Yesterday Barbara Bush was laid to rest, reminding many of us that strong opinions and good humor can happily coexist.
I have felt a curious closeness to Mrs. Bush for many years (though we never actually met), as she was the commencement speaker at my graduation from Wellesley. Raisa Gorbachev joined Mrs. Bush as a speaker, which, for anyone who grew up in the Cold War era, was miraculous.
This momentous visit was not met with universal acclaim on campus, however, because Mrs. Bush was best known for being, well, Mrs. Bush. After four years of deep steeping at a college where one key message is that a woman need not be defined by a man she chooses to marry, the First Lady was coming to send us out into the world. Hmmm.
Mrs. Bush’s speech that day was very well delivered, and very well researched, full of Wellesley-specific references that I only recently have come to realize are not common knowledge the whole world over. It was also blessedly short, and it quoted Ferris Bueller. But when she noted, “perhaps someone in this audience will preside over the White House as the President’s spouse…” you could feel the tension rising in the audience. And then she concluded, with perfect timing, “…and I wish him well.” Talk about winning hearts and minds!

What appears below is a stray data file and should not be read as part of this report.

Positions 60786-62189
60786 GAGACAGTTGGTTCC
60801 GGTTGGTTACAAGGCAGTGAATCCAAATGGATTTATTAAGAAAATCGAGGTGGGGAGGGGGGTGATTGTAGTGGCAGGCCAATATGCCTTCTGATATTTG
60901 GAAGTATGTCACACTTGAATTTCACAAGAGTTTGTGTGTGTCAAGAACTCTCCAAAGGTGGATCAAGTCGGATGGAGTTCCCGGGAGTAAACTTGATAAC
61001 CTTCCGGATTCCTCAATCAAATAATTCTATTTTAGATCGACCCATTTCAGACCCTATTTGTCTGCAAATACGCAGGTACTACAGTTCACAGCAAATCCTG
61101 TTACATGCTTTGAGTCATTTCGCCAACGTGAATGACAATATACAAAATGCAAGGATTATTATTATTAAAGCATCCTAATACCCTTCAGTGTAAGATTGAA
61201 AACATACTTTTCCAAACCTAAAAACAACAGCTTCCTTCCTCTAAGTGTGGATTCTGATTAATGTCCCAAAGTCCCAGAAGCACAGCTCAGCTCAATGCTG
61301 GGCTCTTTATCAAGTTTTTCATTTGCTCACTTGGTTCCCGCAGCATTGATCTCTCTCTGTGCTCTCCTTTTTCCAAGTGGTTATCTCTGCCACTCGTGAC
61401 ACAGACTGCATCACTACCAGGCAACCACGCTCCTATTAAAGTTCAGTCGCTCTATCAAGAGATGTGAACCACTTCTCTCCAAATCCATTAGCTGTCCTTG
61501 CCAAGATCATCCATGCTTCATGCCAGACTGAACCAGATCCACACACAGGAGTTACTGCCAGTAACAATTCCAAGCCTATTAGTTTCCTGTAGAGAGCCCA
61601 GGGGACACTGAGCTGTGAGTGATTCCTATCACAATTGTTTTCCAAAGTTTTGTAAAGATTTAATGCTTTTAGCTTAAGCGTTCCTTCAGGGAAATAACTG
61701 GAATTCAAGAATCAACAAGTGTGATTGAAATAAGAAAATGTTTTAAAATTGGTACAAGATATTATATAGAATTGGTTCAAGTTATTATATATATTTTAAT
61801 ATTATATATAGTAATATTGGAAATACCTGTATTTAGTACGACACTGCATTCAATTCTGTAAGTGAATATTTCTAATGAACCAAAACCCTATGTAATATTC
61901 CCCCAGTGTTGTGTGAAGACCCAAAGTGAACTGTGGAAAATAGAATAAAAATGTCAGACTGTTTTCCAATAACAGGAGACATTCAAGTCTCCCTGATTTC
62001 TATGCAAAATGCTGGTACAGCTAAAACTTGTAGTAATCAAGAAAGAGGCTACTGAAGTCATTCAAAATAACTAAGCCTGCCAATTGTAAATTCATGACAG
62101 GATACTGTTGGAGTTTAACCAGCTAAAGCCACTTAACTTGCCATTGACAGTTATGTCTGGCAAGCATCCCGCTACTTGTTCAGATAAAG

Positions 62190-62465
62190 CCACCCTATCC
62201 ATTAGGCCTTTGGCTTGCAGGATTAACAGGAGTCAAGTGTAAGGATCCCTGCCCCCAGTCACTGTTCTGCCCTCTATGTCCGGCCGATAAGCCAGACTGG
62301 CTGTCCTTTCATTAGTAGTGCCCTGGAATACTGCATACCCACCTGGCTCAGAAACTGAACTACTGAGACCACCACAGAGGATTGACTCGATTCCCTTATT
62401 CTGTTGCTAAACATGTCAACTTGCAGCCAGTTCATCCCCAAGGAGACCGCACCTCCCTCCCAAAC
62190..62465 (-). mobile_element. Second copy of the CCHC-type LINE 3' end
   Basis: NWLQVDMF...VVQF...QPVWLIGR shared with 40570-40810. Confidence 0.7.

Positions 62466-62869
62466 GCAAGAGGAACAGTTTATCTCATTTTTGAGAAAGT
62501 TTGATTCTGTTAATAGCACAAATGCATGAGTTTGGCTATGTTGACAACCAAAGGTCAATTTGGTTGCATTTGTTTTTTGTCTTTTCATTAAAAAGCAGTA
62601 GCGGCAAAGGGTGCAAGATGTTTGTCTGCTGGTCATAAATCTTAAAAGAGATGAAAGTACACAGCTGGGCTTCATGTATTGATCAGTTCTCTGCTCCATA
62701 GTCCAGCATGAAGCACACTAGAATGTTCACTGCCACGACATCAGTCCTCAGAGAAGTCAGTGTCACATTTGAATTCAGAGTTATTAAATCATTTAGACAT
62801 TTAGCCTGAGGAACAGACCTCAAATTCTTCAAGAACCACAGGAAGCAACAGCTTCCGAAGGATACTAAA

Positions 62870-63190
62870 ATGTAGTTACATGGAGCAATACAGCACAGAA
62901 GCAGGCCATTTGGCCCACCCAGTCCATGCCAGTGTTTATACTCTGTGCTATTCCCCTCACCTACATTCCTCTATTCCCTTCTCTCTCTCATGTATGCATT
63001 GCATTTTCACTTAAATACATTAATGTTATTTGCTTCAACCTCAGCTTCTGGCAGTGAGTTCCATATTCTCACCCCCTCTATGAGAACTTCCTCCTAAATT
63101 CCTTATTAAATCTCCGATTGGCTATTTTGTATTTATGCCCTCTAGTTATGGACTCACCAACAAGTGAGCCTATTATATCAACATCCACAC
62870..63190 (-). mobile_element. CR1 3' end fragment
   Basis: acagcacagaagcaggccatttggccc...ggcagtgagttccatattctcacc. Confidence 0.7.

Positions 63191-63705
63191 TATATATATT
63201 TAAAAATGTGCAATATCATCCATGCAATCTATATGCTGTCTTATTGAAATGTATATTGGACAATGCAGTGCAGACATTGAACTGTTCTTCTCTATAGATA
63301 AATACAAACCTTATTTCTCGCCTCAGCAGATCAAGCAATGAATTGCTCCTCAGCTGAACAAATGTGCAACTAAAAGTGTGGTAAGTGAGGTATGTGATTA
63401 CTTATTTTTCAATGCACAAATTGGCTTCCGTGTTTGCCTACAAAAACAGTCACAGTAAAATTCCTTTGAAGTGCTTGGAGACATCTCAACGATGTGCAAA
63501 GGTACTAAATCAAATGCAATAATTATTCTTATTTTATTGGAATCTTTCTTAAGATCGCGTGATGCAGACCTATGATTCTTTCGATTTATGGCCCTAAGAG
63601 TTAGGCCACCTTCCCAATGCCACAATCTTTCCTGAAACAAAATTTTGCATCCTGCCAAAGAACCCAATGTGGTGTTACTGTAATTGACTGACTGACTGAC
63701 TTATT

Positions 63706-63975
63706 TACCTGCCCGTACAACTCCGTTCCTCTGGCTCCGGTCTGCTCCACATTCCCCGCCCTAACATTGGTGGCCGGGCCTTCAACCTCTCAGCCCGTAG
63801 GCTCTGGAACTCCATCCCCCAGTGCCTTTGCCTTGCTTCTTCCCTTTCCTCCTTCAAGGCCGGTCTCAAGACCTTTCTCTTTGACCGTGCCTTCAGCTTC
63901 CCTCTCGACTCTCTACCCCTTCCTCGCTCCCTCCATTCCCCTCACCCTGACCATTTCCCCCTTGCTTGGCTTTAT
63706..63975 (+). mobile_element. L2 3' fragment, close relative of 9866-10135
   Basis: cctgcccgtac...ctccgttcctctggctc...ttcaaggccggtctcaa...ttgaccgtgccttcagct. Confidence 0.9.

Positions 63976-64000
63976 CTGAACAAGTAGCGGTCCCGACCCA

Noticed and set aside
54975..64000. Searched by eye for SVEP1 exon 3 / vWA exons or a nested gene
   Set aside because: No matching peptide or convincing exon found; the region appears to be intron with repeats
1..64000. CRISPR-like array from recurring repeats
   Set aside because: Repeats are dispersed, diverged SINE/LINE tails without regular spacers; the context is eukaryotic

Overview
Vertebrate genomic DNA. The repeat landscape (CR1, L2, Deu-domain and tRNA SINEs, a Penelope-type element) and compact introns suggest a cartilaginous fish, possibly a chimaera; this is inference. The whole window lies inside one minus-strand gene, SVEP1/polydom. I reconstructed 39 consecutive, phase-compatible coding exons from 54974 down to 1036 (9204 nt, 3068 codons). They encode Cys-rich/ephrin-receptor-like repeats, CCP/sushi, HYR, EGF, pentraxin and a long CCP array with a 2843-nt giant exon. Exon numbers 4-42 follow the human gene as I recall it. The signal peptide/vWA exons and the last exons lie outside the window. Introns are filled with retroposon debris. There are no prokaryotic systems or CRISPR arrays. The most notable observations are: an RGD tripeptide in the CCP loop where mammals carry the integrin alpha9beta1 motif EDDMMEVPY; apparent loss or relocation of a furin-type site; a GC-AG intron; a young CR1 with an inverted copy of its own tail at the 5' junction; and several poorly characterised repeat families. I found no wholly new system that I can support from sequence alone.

Of course, the biggest message in this address was not a spoken one. Mrs. Bush did not lecture us about manners, or open-mindedness, or how to handle unfriendly hosts. She was not petty or haughty or resentful at having to address these ungrateful “spinster tartlets” (as we students were labeled in the ever-constructive Boston Globe). She generously offered grace and wisdom and perspective and good humor and understanding – and kindness.
And that, far and away, is the greatest commencement lesson ever.